What do Google’s search algorithm, Coca-Cola and KFC’s original recipe, the selection criteria for the New York Times annual best seller list and the Big Mac special sauce recipe, share in common? These valuable recipes, methods and selection criteria are protected as trade secrets. Also called the “other intellectual property right (IPR)”, trade secrets does not dominate the popularity index with regard to the types of IP protection sought, corporations and individuals generally prefer other modes of IP protection. However, in the family of intellectual property rights, this right may be the oldest form because who does not have secrets. And what better measure to protect the secret than by keeping it undisclosed? Here a line of differentiation must be drawn between a personal and a professional secret as some professional secrets hold commercial value, like Coca-Cola’s recipe. What is the status of this form of IPR? A lack of consensus is found among nations and scholars alike regarding the recognition and treatment of trade secrets.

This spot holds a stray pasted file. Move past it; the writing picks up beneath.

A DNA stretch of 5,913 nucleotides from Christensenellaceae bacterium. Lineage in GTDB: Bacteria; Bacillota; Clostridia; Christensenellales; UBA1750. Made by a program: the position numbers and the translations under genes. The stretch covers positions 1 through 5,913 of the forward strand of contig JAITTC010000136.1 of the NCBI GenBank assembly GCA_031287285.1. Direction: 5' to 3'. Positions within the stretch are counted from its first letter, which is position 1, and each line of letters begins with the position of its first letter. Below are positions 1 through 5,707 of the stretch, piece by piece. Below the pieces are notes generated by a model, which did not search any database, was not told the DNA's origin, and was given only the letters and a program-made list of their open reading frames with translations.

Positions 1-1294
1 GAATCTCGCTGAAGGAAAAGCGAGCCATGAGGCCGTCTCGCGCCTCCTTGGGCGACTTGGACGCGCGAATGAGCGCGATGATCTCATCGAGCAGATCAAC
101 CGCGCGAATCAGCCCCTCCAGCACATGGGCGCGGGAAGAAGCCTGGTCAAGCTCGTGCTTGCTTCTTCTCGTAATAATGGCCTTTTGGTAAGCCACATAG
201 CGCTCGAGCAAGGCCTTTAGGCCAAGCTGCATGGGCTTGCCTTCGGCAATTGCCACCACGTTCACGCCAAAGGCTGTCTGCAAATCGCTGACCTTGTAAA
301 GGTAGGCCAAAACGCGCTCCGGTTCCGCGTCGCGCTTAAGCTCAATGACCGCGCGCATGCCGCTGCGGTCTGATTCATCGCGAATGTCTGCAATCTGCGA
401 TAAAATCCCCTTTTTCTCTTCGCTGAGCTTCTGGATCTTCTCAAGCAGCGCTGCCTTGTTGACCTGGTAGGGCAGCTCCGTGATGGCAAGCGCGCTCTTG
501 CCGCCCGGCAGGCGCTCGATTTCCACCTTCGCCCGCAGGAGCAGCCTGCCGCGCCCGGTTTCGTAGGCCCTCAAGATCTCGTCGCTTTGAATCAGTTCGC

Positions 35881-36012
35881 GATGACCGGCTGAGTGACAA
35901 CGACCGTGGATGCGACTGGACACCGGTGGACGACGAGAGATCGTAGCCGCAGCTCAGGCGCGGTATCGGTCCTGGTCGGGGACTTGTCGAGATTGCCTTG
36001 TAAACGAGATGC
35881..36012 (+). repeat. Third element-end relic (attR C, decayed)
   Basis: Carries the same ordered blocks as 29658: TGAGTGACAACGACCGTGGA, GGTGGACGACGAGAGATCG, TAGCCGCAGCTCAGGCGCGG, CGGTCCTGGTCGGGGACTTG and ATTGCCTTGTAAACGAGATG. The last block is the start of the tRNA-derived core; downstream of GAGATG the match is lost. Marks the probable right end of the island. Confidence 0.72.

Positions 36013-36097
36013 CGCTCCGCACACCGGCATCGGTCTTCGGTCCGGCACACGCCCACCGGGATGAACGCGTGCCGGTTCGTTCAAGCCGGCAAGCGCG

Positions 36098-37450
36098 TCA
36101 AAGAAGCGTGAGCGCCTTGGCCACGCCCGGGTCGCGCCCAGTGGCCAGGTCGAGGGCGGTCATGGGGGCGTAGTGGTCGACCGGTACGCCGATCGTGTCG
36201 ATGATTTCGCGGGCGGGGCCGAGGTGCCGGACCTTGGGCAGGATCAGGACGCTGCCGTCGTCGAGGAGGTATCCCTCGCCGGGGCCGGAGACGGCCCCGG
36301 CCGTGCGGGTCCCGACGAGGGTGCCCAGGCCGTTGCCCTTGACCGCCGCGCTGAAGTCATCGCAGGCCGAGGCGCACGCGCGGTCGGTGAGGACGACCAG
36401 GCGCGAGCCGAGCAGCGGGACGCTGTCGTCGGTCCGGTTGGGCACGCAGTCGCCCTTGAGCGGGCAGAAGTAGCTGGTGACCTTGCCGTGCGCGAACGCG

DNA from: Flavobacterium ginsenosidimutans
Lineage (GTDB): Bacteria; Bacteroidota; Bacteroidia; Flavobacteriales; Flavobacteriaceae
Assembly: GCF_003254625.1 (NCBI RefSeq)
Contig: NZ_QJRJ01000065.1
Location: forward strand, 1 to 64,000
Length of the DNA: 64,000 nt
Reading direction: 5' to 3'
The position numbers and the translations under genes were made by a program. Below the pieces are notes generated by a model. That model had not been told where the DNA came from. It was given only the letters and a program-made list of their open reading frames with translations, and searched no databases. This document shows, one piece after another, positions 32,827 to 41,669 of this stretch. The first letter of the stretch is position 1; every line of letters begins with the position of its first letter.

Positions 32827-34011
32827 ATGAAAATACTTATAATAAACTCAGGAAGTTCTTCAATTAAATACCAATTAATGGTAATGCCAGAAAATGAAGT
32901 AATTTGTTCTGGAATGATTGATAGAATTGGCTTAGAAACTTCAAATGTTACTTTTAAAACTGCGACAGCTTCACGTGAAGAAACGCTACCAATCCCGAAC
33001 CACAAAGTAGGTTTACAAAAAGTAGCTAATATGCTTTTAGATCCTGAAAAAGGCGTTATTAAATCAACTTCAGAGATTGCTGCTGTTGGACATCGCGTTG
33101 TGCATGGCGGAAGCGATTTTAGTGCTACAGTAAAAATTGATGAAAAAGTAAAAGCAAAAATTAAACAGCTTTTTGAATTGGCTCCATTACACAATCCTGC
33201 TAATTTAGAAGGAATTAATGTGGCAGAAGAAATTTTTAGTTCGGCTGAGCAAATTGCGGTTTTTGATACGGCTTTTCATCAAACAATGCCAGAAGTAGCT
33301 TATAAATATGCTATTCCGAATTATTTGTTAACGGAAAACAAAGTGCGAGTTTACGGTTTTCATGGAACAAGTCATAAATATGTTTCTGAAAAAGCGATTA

In this age of overcommunication, Coca-Cola’s recipe is one of the best kept secrets in the world. The company goes nostalgic in an account of its 125 years journey and presents proudly on its website some facts of its recipe. The recipe was developed by John S. Pemberton, a pharmacist in 1886 and has been closely guarded, for more than a century. Competitors have fiercely hunted for the recipe, yet apparently, this best kept secret has aided the Coca-Cola Company to become the successful, globally recognised brand it is today. Similarly, KFC has been a secret keeper for Colonel Harland Sanders’ recipe of 11 herbs and spices used by the fast food restaurant chain which has become its flagship product. The recipe is more than 70 years old and was apparently scribbled on the back of a door, which is being followed till date. KFC has gone to a great length to protect this prized secret recipe, when it recently built a brand new, hi-tech home for the original handwritten recipe where the recipe is protected in a digital safe weighing more than 770 pounds encased in two feet of concrete with a 24-hour video and motion detection surveillance system.